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Holidays in Soviet Sanatoriums
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Maryam Omidi Damon Murray
Holidays in Soviet Sanatoriums by Maryam Omidi at Abbey's Bookshop,

Holidays in Soviet Sanatoriums

Maryam Omidi Damon Murray Stephen Sorrell



Photographs: collections;
Health systems & services


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ABBEY'S BOOKSELLER PICK ----- Soviet citizens had an enshrined ‘right to rest’, meaning two weeks off a year, which led to the rise of the Sanatorium. Holidays were meant to be purposeful, rather than relaxing, and sanatoriums were meant to encourage communion with other guests and nature, while allowing workers access to treatments designed as preventatives and cures. Workers were also meant to gain weight! This fascinating book showcases a number of sanatoriums, which were often architecturally interesting, as well as some of the treatments. Call me decadent, but I think I’ll stick with the South Coast... Lindy Jones


Architecturally diverse and ideologically staunch, Soviet sanatoriums were intended to edify and invigorate.

Visiting a Soviet sanatorium is like stepping back in time. Originally built in the 1920s, they afforded workers a place to holiday, courtesy of a state-funded voucher system. At their peak they were visited by millions of citizens across the USSR every year. A combination of medical institution and spa, the era’s sanatoriums are among the most innovative buildings of their time.

Although aesthetically diverse, Soviet utopian values permeated every aspect of these structures; Western holidays were perceived as decadent. By contrast, sanatorium breaks were intended to edify and strengthen visitors: health professionals carefully monitored guests throughout their stay, so they could return to work with renewed vigor. Certain sanatoriums became known for their specialist treatments, such as crude-oil baths, radon water douches and stints in underground salt caves.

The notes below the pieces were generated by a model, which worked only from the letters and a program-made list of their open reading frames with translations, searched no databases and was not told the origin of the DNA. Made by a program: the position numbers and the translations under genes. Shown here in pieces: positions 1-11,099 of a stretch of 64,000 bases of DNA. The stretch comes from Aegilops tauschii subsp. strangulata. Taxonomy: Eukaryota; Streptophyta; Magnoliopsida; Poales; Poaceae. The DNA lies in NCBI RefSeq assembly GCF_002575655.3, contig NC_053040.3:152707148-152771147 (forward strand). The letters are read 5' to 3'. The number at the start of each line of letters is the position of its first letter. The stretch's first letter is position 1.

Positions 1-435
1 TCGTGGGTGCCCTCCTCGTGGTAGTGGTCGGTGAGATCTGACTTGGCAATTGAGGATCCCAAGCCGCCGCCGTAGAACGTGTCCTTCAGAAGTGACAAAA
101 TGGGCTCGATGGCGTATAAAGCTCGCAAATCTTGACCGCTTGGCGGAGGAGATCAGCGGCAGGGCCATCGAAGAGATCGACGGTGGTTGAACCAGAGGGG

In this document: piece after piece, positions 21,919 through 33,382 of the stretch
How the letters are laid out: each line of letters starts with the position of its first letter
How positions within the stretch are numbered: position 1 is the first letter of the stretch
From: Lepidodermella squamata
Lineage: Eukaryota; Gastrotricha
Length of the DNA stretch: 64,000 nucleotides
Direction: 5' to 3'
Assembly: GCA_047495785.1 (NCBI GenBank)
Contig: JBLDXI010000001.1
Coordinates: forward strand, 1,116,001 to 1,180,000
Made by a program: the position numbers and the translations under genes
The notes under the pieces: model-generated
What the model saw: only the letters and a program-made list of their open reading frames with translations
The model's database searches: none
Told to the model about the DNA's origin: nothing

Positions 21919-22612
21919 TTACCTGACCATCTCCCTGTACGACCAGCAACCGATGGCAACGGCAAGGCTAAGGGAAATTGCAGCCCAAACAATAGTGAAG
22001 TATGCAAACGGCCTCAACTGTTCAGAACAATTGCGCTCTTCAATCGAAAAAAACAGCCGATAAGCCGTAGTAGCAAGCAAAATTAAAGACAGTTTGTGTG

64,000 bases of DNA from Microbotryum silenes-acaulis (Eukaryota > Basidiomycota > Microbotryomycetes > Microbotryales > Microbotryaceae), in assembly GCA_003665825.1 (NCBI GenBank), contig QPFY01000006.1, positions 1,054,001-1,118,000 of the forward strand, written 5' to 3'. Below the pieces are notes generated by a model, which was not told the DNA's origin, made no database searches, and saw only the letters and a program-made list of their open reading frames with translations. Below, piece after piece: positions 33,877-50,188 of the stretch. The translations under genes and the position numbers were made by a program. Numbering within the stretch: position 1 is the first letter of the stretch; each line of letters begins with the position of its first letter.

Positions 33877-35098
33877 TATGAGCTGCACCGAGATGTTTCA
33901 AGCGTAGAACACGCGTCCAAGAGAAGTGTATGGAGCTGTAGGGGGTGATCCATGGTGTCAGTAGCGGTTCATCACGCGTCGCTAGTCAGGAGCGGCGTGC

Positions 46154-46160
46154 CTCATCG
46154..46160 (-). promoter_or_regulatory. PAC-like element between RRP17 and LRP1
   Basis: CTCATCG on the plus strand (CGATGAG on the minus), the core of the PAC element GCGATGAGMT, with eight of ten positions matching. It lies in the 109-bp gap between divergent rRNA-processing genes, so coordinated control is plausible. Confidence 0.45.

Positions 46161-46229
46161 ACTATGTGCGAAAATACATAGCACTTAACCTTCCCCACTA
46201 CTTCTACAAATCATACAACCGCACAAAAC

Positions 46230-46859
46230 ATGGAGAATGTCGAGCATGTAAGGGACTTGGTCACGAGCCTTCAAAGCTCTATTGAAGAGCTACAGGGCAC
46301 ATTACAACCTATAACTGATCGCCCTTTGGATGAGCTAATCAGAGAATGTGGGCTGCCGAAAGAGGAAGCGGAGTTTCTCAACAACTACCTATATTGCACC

While today some sanatoriums are in critical states of decline, many are still fully operational and continue to offer their Soviet-era treatments to visitors. Using specially commissioned photographs by leading photographers of the post-Soviet territories, and texts by sanatorium expert Maryam Omidi, this book documents over 45 sanatoriums and their unconventional treatments. From Armenia to Uzbekistan, it represents the most comprehensive survey to date of this fascinating and previously overlooked Soviet institution.

By:   Maryam Omidi
Edited by:   Damon Murray, Stephen Sorrell
Imprint:   Fuel
Country of Publication:   United Kingdom
Dimensions:   Height: 159mm,  Width: 200mm,  Spine: 24mm
Weight:   590g
ISBN:   9780993191190
ISBN 10:   0993191193
Publication Date:   October 2017
Audience:   General/trade ,  ELT Advanced
Format:   Hardback
Publisher's Status:   Active

The nearly 200-page tome provides an overview of a very particular culture that is fascinating to outsider eyes without treating it as exotic.--Claire Voon Hyperallergic

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